Thus began the life of perhaps the most famous elephant to ever walk the face of the Earth.  Jumbo was perhaps the first zoo celebrity.  Famed for his massive size (even for an elephant) Jumbo stood 11 feet six inches tall at the shoulder.  His tremendous growth was fueled by a ravenous appetite: his keepers fed him 200 pounds of hay, bushels of oats and yams, over a dozen loaves of bread, and several buckets of apples, oranges, onions, and figs every day, washed down with swigs of whiskey and water.  The great pachyderm earned his keep, in part, by carting small children around on his broad back.  Jumbo would have been a big boy by any standards, but to a nation that was just becoming acquainted with elephant, he must have been a true behemoth.

Managing a bull elephant is a challenge even in the modern zoo setting, so in Victorian England one can only imagine the problems Jumbo could pose.  Little was known of elephant biology back then, so when Jumbo began showing what his keepers described as “fits of insanity”, the zoo became alarmed.  Traditionally, it was assumed that these rages were musth, the sexual rut that turns normally placid bull elephants into sex-crazed smash monsters.  Later examination of Jumbo’s remains revealed that they were likely caused by impacted molars, the result on his improper diet.  At any rate, all the keepers of the London Zoo knew was that Jumbo was scary when he was mad.  And he was getting mad more and more often…

Jumbo and his keeper Matthew (sometimes listed as Michael) Scott at the London Zoo

When American showman P.T. Barnum offered to take the problematic pachyderm off of London’s hands for $10,000, the zoo thought it’s problems were solved.  In reality, they were just beginning.
All of England was outraged.  Everyone, from school children to members of Parliament, decried the sale and fought tooth and nail to keep Jumbo in London.  Barnum was not swayed.  “Fifty millions of American citizens anxiously awaiting Jumbo’s arrival!” he declared in the face of the pleas of British citizens.  The deal was done.  No one, however, had explained it to Jumbo.  The elephant refused to go.

It’s hard enough to move an elephant these days when it doesn’t want to move.  Imagine doing it without modern technology on your side to even the odds!  After several days of trying to coax and cajole Jumbo into his shipping crate, the cause was suspected.  Matthew Scott, Jumbo’s keeper, was said to be giving his charge secret hand signs to stay put.   The only keeper who could manage Jumbo in his rages, Scott had a lot to lose if Jumbo left for America, as he profited heavily off of the elephant rides that he presided over.  This in turn had made Scott unpopular with the zoo administrators, and it is likely that, without Jumbo, they might have decided that they didn’t need him any longer.  A suspicious Barnum decided to offer Scott a job with him in America.  Coincidentally, Jumbo immediately decided to enter his shipping crate and sail for America.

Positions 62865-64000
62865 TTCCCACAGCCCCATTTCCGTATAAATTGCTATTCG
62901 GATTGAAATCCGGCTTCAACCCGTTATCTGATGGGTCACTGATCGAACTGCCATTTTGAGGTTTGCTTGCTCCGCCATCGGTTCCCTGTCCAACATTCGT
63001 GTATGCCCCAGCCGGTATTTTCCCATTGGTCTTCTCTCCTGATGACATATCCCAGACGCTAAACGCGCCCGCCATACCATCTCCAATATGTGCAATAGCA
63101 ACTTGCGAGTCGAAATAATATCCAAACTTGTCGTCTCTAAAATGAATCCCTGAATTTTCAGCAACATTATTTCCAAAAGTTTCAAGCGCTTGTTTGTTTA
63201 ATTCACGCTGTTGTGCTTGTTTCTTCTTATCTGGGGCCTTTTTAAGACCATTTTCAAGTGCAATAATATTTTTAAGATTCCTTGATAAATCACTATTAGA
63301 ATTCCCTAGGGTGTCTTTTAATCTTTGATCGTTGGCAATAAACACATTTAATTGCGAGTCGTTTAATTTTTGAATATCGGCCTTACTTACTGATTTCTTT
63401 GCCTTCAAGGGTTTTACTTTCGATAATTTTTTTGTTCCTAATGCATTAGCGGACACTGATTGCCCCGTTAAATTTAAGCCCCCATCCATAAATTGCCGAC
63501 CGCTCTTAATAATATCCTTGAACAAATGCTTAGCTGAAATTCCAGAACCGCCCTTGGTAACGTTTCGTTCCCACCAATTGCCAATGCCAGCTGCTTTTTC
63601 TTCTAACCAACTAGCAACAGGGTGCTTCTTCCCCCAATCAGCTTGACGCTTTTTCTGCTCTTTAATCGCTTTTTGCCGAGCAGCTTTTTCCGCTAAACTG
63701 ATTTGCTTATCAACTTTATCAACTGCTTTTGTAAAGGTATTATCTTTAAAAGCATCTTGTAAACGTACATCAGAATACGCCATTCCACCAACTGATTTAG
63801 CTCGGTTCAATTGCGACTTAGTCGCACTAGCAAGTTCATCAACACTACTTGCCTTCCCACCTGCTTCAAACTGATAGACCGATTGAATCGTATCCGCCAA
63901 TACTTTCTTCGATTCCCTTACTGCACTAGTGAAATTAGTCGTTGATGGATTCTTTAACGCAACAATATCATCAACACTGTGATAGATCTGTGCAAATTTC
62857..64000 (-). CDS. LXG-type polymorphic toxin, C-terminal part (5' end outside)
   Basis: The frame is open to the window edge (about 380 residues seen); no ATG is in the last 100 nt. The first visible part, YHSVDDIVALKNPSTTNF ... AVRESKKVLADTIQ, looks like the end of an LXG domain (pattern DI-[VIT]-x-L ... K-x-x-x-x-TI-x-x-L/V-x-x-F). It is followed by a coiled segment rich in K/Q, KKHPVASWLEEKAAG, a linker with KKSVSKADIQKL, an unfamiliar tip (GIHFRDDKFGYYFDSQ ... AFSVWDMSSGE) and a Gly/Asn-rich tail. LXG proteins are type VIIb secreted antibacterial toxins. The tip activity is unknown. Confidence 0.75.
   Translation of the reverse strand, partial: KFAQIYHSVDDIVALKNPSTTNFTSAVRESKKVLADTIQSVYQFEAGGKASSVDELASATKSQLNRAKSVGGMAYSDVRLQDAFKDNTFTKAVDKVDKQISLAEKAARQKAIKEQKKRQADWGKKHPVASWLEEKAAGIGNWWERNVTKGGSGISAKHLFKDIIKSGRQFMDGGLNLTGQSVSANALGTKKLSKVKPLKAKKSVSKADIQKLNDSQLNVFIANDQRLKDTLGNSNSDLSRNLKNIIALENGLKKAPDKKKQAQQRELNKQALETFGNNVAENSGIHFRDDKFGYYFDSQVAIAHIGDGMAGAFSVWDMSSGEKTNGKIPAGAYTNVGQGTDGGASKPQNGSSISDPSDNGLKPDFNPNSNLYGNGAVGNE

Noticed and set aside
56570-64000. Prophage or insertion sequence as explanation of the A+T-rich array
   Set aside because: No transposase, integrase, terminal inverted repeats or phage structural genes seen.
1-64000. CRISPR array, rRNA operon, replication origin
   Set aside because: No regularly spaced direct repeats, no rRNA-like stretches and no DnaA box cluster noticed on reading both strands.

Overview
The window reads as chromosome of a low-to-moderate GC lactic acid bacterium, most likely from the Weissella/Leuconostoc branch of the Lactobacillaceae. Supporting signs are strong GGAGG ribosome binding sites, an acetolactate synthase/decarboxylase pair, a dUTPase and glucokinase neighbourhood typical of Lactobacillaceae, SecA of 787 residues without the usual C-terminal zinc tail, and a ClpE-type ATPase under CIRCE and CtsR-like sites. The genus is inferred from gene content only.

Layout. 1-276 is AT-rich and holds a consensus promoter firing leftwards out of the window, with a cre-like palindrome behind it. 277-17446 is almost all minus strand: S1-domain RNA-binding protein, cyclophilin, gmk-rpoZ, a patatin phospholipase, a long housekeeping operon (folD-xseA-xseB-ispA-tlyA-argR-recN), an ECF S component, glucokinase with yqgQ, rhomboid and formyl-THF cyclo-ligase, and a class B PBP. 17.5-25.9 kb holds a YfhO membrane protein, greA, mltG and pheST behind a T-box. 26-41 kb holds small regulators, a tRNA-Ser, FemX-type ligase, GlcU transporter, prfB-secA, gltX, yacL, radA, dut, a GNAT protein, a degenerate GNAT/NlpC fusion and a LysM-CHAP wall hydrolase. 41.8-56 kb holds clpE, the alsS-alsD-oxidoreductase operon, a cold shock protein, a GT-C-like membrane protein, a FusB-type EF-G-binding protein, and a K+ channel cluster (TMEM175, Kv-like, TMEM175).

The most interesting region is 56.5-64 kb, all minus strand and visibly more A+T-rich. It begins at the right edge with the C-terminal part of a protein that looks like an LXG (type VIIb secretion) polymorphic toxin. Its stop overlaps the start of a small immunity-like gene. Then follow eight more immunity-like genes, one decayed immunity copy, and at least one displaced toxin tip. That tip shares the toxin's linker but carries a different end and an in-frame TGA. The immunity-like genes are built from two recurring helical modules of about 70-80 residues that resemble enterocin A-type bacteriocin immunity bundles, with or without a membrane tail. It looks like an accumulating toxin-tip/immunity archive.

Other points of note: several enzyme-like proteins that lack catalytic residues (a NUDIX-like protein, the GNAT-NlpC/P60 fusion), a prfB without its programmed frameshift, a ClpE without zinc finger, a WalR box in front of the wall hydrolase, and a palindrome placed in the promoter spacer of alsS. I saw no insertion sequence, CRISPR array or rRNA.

Jumbo was everything that was promised in America, and he became the star of Barnum’s circus, traveling about the country in his own private rail car.  His newfound success was short-lived, however; on September 15th, 1885, a runaway train in Ontario struck Jumbo.  The elephant was big, but the train as bigger.  

Barnum was as quick to profit off the elephant in death as he was in life, selling the bones and the heart and mounting the skin, stuffing it so much that its height was increased by a foot.  He touted the story of how Jumbo had died, supposedly saving the life of his beloved elephant traveling companion by leaping in front of the train.
Jumbo's body being prepared at Ward's Natural Science.  The famed taxidermist Carl Akley, then an apprentice at Ward's, worked on stuffing the body.

Jumbo never sired any children, but his legacy lives on in his name.  You see, he wasn’t named after the word “Jumbo”, meaning “big” – the synonym for big comes from his name.  Every time we speak of jumbo jets or watch the jumbotron at a sporting event, we pay unwitting tribute to the magnificent African elephant that captivated two nations and became a legend in his own time.

Wednesday, January 15, 2014

From the News: Audubon and San Diego Zoo begin animal breeding center in Algiers

Okay, initial confession - when I first saw this article title, I totally thought "Algiers" as in Algiers, Algeria, maybe for breeding addax, oryx, and other endangered Sahelo-Saharan antelope.  I thought, "Wow, I never really thought that conservation breeding was that big of a thing in Algeria, but who knew?"  Plenty of zoos in Africa, after all.  Then I actually got around to reading the article.  My bad...

The site of the newest conservation breeding facility?  Maybe next time...